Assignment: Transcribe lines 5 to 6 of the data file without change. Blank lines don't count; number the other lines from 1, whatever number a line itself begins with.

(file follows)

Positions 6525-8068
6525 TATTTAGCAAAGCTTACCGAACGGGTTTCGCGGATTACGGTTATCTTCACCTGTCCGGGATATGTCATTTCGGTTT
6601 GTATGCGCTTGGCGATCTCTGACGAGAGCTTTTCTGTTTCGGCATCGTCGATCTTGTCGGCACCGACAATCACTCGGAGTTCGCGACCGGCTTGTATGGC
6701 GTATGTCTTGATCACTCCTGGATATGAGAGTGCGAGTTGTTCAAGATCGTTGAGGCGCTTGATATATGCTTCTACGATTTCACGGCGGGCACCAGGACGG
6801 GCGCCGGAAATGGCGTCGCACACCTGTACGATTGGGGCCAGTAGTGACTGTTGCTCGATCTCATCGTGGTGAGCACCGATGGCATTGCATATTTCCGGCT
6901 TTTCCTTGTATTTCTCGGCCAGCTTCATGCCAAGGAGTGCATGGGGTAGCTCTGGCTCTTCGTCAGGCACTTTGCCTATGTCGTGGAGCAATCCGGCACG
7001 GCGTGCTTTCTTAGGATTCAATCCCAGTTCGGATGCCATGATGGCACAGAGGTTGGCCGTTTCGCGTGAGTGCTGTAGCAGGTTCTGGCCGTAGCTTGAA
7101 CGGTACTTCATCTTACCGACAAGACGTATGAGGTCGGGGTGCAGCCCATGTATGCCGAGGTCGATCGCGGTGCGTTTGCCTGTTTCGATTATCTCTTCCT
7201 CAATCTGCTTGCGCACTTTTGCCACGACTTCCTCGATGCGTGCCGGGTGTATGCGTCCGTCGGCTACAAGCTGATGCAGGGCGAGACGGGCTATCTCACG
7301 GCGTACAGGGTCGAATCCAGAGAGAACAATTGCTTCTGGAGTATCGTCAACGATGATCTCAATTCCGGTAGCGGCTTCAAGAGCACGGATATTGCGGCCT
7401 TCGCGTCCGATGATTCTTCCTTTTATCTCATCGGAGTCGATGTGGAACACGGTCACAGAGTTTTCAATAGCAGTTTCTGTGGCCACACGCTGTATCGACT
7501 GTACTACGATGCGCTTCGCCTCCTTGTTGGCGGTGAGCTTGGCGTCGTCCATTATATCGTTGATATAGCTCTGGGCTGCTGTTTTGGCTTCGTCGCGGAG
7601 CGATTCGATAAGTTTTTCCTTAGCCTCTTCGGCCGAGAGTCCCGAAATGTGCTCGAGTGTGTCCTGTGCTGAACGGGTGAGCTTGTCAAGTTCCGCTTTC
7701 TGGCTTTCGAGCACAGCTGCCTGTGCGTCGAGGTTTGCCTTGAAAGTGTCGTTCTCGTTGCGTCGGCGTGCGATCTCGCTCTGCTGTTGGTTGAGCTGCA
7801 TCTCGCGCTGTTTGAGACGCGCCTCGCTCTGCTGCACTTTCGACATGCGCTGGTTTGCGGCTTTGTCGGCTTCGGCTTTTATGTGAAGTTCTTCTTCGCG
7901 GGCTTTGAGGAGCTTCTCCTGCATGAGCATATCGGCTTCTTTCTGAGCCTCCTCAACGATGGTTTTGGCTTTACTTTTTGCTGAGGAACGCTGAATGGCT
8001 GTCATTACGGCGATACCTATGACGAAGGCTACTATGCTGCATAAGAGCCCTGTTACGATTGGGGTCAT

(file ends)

6801 GCGCCGGAAATGGCGTCGCACACCTGTACGATTGGGGCCAGTAGTGACTGTTGCTCGATCTCATCGTGGTGAGCACCGATGGCATTGCATATTTCCGGCT
6901 TTTCCTTGTATTTCTCGGCCAGCTTCATGCCAAGGAGTGCATGGGGTAGCTCTGGCTCTTCGTCAGGCACTTTGCCTATGTCGTGGAGCAATCCGGCACG